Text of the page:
Text #8700The Library of History. Vol. 11 .
[Diod. 22.9. Translated by C. H. Oldfather. Harvard University Press. 1935. (12 Vols.) pp. 61--63]
Brennus, the king of the Gauls, accompanied by one hundred and fifty thousand infantry, armed with long shields, and ten thousand cavalry, together with a horde of camp followers, large numbers of traders, and two thousand waggons, invaded Macedonia and engaged in battle. Having in this conflict lost many men … as lacking sufficient strength … when later he advanced into Greece and to the oracle at Delphi, which he wished to plunder. In the mighty battle fought there he lost tens of thousands of his comrades-in‑arms, and Brennus himself was three times wounded. Weighed down and near to death, he assembled his host there and spoke to the Gauls. He advised them to kill him and all the wounded, to burn their waggons, and to return home unburdened; he advised them also to make Cichorius king. Then, after drinking deeply of undiluted wine, Brennus slew himself. After Cichorius had given him burial, he killed the wounded and those who were victims of cold and starvation some twenty thousand in all; and so he began the journey homeward with the rest by the same route. In difficult terrain the Greeks would attack and cut off those in the rear, and carried off all their baggage. On the way to Thermopylae, food being scarce there, they abandoned twenty thousand more men. All the rest perished as they were going through the country of the Dardani, and not a single man was left to return home.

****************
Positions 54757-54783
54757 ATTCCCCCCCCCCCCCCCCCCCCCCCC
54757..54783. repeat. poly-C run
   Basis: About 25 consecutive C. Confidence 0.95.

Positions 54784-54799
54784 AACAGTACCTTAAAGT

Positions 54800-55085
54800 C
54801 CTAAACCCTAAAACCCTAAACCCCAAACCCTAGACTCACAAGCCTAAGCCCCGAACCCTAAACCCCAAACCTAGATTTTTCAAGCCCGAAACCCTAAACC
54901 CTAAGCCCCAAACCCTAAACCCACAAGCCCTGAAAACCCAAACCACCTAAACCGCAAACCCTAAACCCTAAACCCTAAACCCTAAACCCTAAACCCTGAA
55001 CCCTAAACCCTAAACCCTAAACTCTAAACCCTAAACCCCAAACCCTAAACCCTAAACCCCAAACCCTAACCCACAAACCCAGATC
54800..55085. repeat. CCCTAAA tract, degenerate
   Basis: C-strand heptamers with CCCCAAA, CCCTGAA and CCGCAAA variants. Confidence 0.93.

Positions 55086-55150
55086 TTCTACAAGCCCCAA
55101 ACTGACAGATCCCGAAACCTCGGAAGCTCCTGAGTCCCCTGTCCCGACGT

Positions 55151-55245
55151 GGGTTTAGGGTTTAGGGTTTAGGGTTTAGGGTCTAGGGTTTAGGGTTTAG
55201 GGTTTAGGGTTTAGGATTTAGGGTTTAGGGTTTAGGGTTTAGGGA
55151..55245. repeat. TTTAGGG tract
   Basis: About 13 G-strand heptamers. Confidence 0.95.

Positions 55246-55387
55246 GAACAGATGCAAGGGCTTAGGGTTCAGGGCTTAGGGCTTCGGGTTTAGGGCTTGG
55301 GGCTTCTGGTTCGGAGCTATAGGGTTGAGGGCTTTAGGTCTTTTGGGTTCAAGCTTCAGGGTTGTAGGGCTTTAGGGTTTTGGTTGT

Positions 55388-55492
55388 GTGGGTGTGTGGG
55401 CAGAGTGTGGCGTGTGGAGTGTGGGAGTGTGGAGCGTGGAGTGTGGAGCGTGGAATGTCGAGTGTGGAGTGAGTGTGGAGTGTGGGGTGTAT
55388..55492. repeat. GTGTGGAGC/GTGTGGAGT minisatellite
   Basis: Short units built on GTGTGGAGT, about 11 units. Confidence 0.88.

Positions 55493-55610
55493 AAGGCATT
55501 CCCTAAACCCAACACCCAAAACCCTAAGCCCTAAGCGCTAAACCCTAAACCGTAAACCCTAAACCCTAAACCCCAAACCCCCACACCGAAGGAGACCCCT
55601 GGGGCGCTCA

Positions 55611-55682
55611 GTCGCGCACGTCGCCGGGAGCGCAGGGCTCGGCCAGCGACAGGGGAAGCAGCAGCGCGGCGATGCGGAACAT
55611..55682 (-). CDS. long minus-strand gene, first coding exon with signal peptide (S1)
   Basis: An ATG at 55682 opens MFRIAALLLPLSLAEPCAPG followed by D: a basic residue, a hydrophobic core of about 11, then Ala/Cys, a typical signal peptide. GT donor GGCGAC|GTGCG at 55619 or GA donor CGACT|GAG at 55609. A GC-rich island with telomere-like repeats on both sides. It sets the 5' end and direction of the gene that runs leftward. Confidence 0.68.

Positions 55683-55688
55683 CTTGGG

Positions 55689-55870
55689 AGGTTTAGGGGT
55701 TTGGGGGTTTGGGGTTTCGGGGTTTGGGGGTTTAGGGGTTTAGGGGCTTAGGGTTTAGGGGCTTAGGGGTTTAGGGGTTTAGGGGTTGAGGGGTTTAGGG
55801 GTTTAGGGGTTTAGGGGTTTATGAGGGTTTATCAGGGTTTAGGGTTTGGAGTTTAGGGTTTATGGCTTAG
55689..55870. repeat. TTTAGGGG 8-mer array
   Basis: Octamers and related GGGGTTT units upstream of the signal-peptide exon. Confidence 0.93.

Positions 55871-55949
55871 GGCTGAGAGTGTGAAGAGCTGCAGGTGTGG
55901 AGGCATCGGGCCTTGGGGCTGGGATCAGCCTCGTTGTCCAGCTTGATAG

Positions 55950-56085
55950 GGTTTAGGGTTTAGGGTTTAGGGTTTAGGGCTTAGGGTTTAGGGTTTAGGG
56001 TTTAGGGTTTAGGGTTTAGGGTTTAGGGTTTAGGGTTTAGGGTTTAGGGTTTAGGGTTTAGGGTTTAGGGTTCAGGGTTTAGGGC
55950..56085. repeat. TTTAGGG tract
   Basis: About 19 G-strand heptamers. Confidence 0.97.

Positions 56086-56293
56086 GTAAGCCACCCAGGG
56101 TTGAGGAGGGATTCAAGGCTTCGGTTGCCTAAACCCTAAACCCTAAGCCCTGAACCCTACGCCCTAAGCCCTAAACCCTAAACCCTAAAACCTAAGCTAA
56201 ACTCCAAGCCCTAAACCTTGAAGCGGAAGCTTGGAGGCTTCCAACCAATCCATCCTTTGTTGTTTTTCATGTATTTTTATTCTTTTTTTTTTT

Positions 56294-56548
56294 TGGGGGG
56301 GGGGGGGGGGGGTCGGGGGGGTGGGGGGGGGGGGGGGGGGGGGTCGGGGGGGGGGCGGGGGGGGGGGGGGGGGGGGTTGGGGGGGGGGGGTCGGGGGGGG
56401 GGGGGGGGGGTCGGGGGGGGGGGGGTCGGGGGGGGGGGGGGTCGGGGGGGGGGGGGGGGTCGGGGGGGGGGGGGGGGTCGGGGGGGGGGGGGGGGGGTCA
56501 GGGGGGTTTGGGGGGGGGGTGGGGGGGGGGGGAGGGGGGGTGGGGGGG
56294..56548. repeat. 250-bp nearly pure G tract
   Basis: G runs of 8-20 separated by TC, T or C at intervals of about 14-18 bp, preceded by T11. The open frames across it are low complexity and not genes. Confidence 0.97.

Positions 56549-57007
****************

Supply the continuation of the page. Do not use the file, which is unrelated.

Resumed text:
Brennus, the king of the Gauls, on entering a temple found no dedications of gold or silver, and when he came only upon images of stone and wood he laughed at them, to think that men, believing that gods have human form, should set up their images in wood and stone.
At the time of the Gallic invasion the inhabitants of Delphi, seeing that danger was at hand, asked the god if they should remove the treasures, the children, and the women from the shrine to the most strongly fortified of the neighbouring cities. The Pythia replied to the Delphians that the god commanded them to leave in place in the shrine the dedications and whatever else pertained to the adornment of the gods; for the god, and with him the White Maidens, would protect all. As there were in the sacred precinct two temples of extreme antiquity, one of Athena Pronaia and one of Artemis, they assumed that these goddesses were the “White Maidens” named in the oracle.